functions to prevent the loss of iron by the formation of stable complexes
with free hemoglobin (Hb) in the blood. Hp synthesis is stimulated by the
Hb concentration in plasma, and the resultant Hp-Hb complex provides
an eﬃcient means for collection of free Hb, which prevents external
leak or loss of iron and ameliorates the oxidative damage to tissues asso-
ciated with free Hb (from hemolysis). Additionally, the Hp-Hb complexes
are large enough to reduce renal ﬁltration of free Hb and iron substan-
tially from plasma. These complexes are removed by hepatocytes, allowing
reutilization of iron and amino acids. Although several functions have
been ascribed to Hp, it is believed to have a bacteriostatic eﬀect by lim-
iting the availability of iron, which is essential for bacterial growth. Hp
may also have anti-inﬂammatory actions by protecting against reactive
oxygen species and inhibiting granulocyte chemotaxis and phagocytosis
. Hp is also reported to aid in wound repair by stimulating angiogen-
Clinical application of haptoglobin
As an APP, Hp concentrations increase during any inﬂammatory process
(eg, infection, stress, trauma, allergy). Increased serum Hp concentrations in
horses have been observed after surgery , noninfectious arthritis , and
carbohydrate-induced laminitis . Horses with colic did not demonstrate
an increase in Hp concentrations . Serum concentrations of Hp can be
inﬂuenced by factors other than the APR, however. Increased concentra-
tions of free Hb in serum (ie, acute hemolytic event) are followed by a sub-
stantial decline in concentration of free Hp, because it is quickly consumed
during such hemolytic syndromes. Therefore, serum Hp concentration may
be a sensitive indicator of intra- or extravascular hemolysis and infection or
inﬂammation in horses [26,29].
Analysis of haptoglobin
Currently, techniques used to determine equine Hp concentrations are
fairly laborious and generally restricted to research laboratories. Techniques
include single radial immunodiﬀusion (SRID) , serum protein electro-
phoresis (SPE; increased a2-globulin fraction) , Hb-Hp binding capacity
assay , and immunoturbidimetry . A method for estimation of serum
Hp using capillary zone electrophoresis has also been described .
290 CRISMAN et al
Fb was one of the earliest recognized APPs. Fb, a soluble plasma glyco-
protein synthesized by the liver, is considered a moderate APP with concen-
trations increasing 1- to 10-fold over 24 to 72 hours after the induction of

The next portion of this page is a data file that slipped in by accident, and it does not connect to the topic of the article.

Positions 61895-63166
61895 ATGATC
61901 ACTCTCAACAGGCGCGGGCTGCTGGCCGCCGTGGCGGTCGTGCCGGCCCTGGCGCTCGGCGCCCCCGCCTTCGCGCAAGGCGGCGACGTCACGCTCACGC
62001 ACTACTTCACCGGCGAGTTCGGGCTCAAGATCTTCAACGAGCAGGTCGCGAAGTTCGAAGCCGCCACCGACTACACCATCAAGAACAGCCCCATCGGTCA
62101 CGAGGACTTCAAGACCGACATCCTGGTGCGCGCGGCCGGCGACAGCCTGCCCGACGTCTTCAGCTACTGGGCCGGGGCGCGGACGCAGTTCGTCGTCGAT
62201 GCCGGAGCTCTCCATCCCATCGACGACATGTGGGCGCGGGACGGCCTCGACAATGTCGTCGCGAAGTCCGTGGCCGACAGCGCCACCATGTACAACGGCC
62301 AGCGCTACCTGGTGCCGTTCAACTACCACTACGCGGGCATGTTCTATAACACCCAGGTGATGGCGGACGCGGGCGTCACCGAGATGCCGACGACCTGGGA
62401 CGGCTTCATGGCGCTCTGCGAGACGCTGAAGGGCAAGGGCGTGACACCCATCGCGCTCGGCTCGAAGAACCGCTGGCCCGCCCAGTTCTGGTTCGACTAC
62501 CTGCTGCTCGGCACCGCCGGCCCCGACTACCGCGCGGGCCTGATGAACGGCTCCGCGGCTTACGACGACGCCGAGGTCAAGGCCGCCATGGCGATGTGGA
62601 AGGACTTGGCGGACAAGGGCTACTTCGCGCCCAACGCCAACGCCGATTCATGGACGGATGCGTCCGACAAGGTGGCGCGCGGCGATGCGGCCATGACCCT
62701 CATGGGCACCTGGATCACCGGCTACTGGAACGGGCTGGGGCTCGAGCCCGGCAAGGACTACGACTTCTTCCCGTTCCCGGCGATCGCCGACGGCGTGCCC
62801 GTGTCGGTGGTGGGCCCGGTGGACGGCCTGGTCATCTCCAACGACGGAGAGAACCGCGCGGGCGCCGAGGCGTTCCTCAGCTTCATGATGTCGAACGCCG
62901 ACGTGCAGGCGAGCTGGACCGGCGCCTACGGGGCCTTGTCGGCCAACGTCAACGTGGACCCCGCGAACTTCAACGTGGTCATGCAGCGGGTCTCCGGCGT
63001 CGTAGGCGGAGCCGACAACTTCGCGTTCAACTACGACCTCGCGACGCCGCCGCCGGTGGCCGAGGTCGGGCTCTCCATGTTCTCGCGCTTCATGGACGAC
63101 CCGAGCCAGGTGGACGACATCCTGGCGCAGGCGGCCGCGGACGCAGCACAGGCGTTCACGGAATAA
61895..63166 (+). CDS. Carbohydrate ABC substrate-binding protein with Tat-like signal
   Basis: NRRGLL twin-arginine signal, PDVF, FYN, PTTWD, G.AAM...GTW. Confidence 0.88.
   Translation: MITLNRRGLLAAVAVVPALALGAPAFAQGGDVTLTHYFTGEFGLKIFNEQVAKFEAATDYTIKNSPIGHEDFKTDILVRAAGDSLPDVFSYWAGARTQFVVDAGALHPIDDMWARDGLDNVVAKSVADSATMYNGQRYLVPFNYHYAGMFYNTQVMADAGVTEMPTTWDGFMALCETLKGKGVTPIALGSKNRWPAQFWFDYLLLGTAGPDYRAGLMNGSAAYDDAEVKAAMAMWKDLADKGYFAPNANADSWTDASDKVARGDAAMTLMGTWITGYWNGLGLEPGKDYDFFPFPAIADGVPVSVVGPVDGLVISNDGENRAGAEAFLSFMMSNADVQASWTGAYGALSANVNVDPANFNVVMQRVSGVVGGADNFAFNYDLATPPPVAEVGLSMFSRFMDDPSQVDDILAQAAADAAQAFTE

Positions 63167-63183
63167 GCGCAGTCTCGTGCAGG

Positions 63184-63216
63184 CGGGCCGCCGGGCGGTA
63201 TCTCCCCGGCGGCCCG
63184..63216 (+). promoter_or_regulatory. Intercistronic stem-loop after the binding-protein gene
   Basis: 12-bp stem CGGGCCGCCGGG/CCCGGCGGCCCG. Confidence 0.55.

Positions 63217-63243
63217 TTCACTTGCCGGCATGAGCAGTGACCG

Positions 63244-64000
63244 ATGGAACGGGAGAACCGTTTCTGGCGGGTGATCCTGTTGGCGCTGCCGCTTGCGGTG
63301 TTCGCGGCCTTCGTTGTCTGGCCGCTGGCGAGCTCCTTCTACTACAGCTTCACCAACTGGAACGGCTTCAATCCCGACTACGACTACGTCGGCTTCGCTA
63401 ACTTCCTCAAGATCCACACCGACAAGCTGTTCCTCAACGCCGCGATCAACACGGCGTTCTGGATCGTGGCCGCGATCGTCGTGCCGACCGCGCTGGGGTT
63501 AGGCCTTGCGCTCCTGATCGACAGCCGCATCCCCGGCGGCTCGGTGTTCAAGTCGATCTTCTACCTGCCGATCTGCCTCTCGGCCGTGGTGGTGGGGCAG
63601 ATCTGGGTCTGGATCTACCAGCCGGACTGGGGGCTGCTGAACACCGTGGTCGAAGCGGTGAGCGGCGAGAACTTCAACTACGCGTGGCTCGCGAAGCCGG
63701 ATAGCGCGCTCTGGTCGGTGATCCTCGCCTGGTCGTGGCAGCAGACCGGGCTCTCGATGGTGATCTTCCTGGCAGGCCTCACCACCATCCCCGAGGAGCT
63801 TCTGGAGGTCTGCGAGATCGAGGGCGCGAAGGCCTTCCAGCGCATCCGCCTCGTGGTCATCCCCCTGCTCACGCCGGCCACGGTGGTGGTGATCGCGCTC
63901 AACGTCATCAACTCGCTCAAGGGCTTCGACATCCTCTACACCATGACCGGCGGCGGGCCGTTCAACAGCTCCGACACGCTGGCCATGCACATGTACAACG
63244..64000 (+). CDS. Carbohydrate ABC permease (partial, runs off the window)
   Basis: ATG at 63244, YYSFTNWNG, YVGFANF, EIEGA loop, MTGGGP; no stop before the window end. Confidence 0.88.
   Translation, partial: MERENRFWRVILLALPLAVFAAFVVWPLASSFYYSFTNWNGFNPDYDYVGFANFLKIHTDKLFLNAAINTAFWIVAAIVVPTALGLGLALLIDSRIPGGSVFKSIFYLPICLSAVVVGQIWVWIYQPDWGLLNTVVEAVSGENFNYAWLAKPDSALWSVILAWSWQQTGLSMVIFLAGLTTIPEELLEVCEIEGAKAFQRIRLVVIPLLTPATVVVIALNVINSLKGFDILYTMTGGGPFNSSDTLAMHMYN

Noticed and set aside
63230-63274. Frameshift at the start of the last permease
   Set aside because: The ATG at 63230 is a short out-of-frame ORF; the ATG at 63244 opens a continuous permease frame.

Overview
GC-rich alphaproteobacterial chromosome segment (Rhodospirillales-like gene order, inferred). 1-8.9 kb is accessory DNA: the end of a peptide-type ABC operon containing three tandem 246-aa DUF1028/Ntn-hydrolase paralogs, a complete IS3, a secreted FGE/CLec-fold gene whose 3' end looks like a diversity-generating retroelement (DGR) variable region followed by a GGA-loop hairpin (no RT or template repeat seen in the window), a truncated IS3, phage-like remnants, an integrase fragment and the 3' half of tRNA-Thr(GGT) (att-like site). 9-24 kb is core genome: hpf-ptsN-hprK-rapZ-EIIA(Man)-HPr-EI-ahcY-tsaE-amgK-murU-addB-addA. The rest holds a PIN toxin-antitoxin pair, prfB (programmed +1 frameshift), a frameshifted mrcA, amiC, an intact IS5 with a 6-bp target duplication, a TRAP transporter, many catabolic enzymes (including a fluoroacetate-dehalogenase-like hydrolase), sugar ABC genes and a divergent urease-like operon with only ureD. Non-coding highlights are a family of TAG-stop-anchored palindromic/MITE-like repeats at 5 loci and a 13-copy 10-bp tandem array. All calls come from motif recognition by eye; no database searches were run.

inﬂammation. The relatively wide reference interval for Fb concentrations
in healthy horses (200–400 mg/dL, 2–4 g/L) and lengthy response period af-
ter an inﬂammatory stimulus have rendered Fb a fairly insensitive APP. Sev-
eral functions have been ascribed to Fb, including providing a substrate for
ﬁbrin formation in tissue repair and providing a matrix for migration of in-
ﬂammatory-related cells. Fb binds to cell surface integrins (CD11/CD18) of
phagocytes, initiating a cascade of intracellular signals promoting the en-
hancement of degranulation, phagocytosis, and antibody-dependent cyto-
toxicity. Over the past several decades, Fb has been used to diagnose and
monitor various inﬂammatory conditions in horses. A recent study evaluat-
ing serum iron and plasma Fb concentrations in systemic inﬂammatory dis-
eases in horses concluded that an increase in Fb concentration was
associated with a poor prognosis. Hypoferremia was a more accurate reﬂec-
tion of acute, subacute, and chronic inﬂammation in sick horses older than
2 months of age, however . Plasma Fb concentrations have been used to
detect and monitor R equi pneumonia in foals. Measurement of Fb concen-
trations and leukocyte counts proved useful for early identiﬁcation of
R equi–infected foals, although leukocyte counts proved superior under ﬁeld
conditions . Another study evaluated SAA and Fb concentrations in
healthy horses experimentally infected with Streptococcus zooepidemicus
and monitored the progression of pneumonia. Results indicated that SAA
responded more rapidly than Fb to changes in clinical signs of pneumonia
. Together, these studies suggest that an alteration in Fb concentration
is not necessarily in agreement with actual disease detection or progression.
Although determination of plasma Fb concentration has long been used for
detecting inﬂammatory diseases in horses, its relatively slow APR after an
inﬂammatory insult seriously hampers its clinical utility. Nevertheless, Fb
measurements are relatively easy and inexpensive, and this fact has likely se-
cured its continued wide use in veterinary medicine.
Analysis of ﬁbrinogen
A heat precipitation method is used as a quick estimate of Fb concentration
. More accurate methods include modiﬁcations of the Ratnoﬀ-